Evolving Forensic Science and The Texas DNA Mixture Review Project

“As far as the laws of mathematics refer to reality, they are not certain, and as far as they are certain, they do not refer to reality.” – Albert Einstein

We are a society proud of our technology. Much of our advancement is in forensic science. Since antiquity we’ve created methods to scientifically determine the invisible. Vitruvius tells the story of a suspected fraud. A king decreed a crown be made entirely of gold, and assigned an appropriate weight for it. When the manufacturer produced the crown, the king suspected it to contain silver. Archimedes was tasked with detecting the theft, while not destroying the crown. Eurhka! he exclaimed, when he used water to determine the different mass for silver and gold. He exposed the fraud, and his law of buoyancy followed.

Perhaps one of the strongest modern examples of our pride in forensic science is exemplified by the media. We have movies and television shows dedicated to people in labs finding fibers, fluids and DNA. Huge mathematical statistics are used to link suspects to crimes, and shed light on the “facts.” But, as most lawyers know, the reality of cases often varies from television.

The discovery of DNA, and the methods to detect it, is perhaps one of the most significant advancements of our time. The science of DNA is powerful. It can unite families, tie fathers to children, and help amplify the truth. However, because this science and the calculations around it are performed by humans, it is susceptible to human error, and so can be dangerous.

One example of the power of DNA comes from a very old case. In the early 1900s, a four-year-old boy went missing at a swamp in Louisiana. Eight months later, a parade was thrown when the boy was found in Mississippi, with Walters, a traveling handyman. Walters insisted the boy was not the missing child, Bobby Dunbar. He claimed the boy’s name was Bruce, and his mother, Julia, lived in North Carolina. Walters explained that Julia was in dire straits and gave him permission to travel with Bruce. Law enforcement brought the boy to Louisiana to visit with Mrs. Dunbar, who purportedly recognized him as her missing son. Julia too was brought to examine the boy, and insisted he was her son, corroborating Walters’ story. Julia tried to convince the court that the child was hers, but she had no lawyer and no money. The boy was claimed by the Louisiana family who won him in court and raised him as Bobby Dunbar. Walters persisted that he was innocent, and in 1914 went to trial on kidnapping charges. About twenty witnesses supported Walters’ story, but, alas, he was convicted. Decades later, a DNA test helped confirm the truth (as featured on This American Life). The science of DNA did not exist at the time of trial. But, a DNA profile showed Walters was innocent. The boy had been taken from his mother and given to strangers. In the end, the DNA test, helped give Julia her son back, in the form of reuniting his descendants’ with their blood family. DNA science can be powerful.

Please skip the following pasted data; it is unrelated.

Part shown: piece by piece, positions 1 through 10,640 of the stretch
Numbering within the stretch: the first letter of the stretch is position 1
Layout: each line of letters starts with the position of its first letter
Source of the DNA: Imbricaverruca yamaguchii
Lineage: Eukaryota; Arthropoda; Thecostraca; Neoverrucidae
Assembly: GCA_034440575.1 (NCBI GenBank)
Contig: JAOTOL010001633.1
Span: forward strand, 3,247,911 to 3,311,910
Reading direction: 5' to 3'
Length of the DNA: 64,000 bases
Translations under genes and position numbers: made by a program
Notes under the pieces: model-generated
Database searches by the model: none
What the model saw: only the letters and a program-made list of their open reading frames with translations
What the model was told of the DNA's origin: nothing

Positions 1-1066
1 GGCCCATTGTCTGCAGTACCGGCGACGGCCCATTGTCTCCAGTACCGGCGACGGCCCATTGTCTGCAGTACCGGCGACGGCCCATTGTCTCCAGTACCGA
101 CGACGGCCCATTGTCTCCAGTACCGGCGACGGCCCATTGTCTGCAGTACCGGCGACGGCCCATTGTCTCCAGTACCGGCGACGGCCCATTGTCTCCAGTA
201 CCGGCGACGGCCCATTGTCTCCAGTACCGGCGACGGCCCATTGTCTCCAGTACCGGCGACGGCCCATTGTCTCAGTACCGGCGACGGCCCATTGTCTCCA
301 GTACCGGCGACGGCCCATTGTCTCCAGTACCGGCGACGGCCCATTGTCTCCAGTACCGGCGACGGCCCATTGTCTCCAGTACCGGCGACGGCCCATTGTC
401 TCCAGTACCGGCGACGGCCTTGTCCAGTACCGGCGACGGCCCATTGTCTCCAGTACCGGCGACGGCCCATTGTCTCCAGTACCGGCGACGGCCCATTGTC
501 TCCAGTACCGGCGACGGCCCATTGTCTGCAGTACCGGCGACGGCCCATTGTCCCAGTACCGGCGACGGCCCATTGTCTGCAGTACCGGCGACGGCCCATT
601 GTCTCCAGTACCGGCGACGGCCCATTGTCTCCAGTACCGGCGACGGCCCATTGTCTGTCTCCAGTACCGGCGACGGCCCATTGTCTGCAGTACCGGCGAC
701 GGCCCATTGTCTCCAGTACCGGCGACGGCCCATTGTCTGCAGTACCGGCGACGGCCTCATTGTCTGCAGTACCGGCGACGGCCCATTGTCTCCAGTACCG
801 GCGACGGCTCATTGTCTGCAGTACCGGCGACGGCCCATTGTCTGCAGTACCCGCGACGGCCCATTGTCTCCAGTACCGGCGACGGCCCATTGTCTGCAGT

Recently, in 2015, the FBI notified labs around the country that the population database it used (since 1999) to calculate match statistics in criminal cases, contained discrepancies. DNA profiles in criminal cases often lead to “expressions of probability,” a reference to the odds that the DNA profile would randomly appear in a certain population (divided by race). DNA lab reports will typically list this information, and if there is a subsequent trial, a lab analyst will testify regarding this mathematical probability. For example, an analyst might testify to her findings by saying, “the probability of selecting a person at random with this DNA profile is 1 in 555,000,000 for (insert specific racial group).” Ultimately, this evidence can serve as the death knell for a client on trial. Often, this evidence is material to someone’s conviction. For example, it might be the only direct evidence in a case, or the supporting evidence used to corroborate an accomplice’s testimony. In any case, these huge statistical numbers often leave juries satisfied as to the link between a suspect, DNA evidence and the crime scene.